The rest went off like any other chuppah. I made the brachot. The couple drank. He gave her a ring. She took it. I read a bit of the Ketubah, and he gave it to her. (The photographer then had them hold it up together under the chuppah, grinning.) I said a short dvar Torah, which I hope went over well. Then we called up friends and family for the Sheva Brachot, and it was over.
The family was great. They really appreciated my being there and doing the wedding, and when the groom's father, who himself is religious, asked me whether he owed me anything, I felt wonderful telling him that he did not, and was happy to volunteer.
In truth, it's not a simple matter. Tzohar rabbis take no money for the weddings which they perform, and many people, while admiring the altruism, wonder whether it's really fair. After all, if the couple is paying tens, if not hundreds of thousands of shekels on everything else, from the food to the photographer to the video, why should the rabbi's time be free?
Thankfully, I'm in a position where I don't need to live off of performing weddings, so I was glad to perform the wedding as a chessed for the Jewish people. I feel that I'm helping (and interacting with) a population I would never otherwise meet, and came away enriched by the experience.
While I was walking away from the chuppah, the groom's brother in law (who is also religious) came over and told me a wonderful Dvar Torah.
Why are we called "Yehudim" (Jews)? he asked me. The answer is because we come from the tribe of Yehudah. And Yehudah's mother gave him that name because she wanted to express her thanks to God for having a fourth son. Realizing that she was one of Ya'akov's four wives and that there would be twelve tribes, when she had her fourth son, she felt a great sense of thanks that she merited to have her "allotment" of sons. So she said, הפעם אודה את ה - "for this [child] I will thank God". We are called Yehudim (Jews) because we carry on this trait of giving thanks, and appreciate the goodness of others."And that", he told me, "is why I'm thanking you for what you did tonight."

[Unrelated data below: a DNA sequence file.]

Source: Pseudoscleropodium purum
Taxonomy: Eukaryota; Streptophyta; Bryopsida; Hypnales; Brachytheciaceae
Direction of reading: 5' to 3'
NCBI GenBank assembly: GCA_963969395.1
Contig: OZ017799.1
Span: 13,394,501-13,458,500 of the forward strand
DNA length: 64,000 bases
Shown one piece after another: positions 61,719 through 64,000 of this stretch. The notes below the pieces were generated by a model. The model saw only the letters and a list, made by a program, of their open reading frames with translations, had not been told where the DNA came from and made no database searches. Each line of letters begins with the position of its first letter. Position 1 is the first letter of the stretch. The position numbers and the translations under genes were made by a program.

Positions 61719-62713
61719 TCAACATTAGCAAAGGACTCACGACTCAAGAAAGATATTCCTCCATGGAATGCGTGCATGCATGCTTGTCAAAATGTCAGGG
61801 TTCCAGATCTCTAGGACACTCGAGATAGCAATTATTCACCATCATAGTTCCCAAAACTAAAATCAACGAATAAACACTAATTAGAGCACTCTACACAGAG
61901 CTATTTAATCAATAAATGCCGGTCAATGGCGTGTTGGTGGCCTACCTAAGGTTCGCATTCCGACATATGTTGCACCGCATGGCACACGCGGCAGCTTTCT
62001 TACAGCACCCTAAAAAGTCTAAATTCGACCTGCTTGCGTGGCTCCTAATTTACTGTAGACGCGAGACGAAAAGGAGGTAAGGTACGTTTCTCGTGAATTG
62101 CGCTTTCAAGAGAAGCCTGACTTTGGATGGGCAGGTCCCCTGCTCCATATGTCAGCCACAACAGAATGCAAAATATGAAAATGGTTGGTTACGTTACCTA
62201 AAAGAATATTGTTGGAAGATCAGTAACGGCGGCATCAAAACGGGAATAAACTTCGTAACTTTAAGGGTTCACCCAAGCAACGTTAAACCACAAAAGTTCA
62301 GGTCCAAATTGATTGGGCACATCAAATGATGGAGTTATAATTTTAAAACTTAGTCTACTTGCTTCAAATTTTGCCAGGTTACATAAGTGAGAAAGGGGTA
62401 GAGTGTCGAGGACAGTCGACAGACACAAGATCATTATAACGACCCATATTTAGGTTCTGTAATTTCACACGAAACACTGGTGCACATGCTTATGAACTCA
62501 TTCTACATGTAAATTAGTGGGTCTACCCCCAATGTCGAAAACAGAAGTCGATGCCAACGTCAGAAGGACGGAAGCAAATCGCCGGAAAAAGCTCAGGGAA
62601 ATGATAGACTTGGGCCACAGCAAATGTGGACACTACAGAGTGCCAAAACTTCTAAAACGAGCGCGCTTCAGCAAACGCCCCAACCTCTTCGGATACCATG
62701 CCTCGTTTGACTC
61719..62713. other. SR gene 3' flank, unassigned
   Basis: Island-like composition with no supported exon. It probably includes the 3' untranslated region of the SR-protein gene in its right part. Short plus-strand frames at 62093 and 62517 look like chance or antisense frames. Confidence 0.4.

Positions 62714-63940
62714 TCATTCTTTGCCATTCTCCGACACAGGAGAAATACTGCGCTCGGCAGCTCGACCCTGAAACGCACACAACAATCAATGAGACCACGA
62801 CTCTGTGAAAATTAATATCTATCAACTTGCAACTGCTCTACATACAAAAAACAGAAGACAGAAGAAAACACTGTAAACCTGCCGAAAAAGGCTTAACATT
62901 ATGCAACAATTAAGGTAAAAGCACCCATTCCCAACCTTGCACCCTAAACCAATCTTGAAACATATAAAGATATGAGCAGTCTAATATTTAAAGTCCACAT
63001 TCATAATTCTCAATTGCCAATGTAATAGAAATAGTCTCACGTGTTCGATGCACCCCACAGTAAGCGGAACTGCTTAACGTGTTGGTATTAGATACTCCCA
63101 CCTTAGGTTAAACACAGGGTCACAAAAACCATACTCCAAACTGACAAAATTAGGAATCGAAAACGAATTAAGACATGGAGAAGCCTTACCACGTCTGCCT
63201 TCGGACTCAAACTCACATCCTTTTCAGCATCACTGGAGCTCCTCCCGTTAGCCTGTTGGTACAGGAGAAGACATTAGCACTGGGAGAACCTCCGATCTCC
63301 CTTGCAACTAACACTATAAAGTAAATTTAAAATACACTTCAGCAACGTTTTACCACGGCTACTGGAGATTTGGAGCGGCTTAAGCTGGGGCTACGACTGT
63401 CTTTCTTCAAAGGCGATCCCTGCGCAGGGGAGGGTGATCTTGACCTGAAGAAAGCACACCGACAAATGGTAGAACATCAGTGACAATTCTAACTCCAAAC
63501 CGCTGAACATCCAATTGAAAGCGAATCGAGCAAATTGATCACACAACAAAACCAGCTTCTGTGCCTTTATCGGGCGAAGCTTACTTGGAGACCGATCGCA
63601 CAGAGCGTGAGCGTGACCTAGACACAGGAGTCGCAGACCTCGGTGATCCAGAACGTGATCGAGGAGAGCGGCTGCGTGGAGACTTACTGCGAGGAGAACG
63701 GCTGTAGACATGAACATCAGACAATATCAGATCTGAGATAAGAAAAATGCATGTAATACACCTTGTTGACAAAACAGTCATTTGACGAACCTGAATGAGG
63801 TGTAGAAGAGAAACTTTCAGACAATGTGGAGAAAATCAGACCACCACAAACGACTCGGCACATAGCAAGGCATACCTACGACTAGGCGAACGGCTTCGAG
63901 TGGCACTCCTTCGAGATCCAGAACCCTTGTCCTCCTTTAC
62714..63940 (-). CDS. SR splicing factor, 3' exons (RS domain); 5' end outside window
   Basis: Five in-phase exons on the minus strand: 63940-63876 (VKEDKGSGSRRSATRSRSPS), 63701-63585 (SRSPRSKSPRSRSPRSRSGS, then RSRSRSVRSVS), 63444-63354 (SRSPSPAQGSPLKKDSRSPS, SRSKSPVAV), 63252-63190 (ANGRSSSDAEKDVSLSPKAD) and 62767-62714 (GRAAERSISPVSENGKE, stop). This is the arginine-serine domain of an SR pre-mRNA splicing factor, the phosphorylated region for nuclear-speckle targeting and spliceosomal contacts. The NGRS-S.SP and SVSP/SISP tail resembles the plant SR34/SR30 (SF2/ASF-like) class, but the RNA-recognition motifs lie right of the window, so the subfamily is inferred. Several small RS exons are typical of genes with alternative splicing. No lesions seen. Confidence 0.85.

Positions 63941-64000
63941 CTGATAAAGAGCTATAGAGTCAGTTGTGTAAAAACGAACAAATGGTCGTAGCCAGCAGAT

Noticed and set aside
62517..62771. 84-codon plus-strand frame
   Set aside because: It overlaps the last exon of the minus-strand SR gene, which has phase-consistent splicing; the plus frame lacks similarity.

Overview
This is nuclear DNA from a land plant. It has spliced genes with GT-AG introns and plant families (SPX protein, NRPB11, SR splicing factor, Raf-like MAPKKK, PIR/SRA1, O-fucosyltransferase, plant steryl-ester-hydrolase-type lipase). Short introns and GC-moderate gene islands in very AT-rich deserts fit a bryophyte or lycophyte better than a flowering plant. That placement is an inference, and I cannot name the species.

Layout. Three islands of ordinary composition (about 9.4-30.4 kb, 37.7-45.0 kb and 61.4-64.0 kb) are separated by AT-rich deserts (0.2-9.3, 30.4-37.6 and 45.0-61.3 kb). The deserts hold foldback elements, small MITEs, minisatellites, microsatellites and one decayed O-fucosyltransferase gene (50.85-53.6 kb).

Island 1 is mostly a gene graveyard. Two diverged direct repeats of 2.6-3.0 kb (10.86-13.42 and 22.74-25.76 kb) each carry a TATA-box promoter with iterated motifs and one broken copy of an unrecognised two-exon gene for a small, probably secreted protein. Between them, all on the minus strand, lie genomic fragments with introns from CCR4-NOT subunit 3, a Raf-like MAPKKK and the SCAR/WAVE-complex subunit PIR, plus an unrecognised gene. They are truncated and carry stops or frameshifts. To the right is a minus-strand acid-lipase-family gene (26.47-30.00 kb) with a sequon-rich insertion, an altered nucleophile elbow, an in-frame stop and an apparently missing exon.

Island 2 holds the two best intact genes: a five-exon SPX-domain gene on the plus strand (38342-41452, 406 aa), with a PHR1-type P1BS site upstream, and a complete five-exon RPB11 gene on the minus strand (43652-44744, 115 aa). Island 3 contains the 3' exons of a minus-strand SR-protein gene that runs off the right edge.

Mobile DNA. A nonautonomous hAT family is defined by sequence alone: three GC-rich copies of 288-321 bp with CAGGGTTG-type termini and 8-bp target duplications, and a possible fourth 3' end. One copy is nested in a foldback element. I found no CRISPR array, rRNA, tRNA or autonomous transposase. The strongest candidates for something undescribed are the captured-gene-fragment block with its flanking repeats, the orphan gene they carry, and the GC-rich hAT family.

Driving away from the wedding, I kept thinking about my early rabbinic career in West Hartford, CT. It was an older shul and many of the members were senior citizens, and I came to know a funeral director in town who happened to also be a member. (come to think of it, that might be why he joined...but I digress.) I did a lot of funerals during those years, both of shul members and also of non-members. And while most brought in some money, I remember doing a few for free - and especially remember one for a lonely Jew who died without any friends or relatives. We buried him almost entirely by ourselves.
Driving away from the wedding last night, I couldn't help but think that while in America I did chessed by conducting funerals, here in Israel, I do chessed by doing weddings. I drove away feeling more Israeli than I have in a while; more connected to the country that I moved to over five years ago, but only now am beginning to give back to in a meaningful and important way.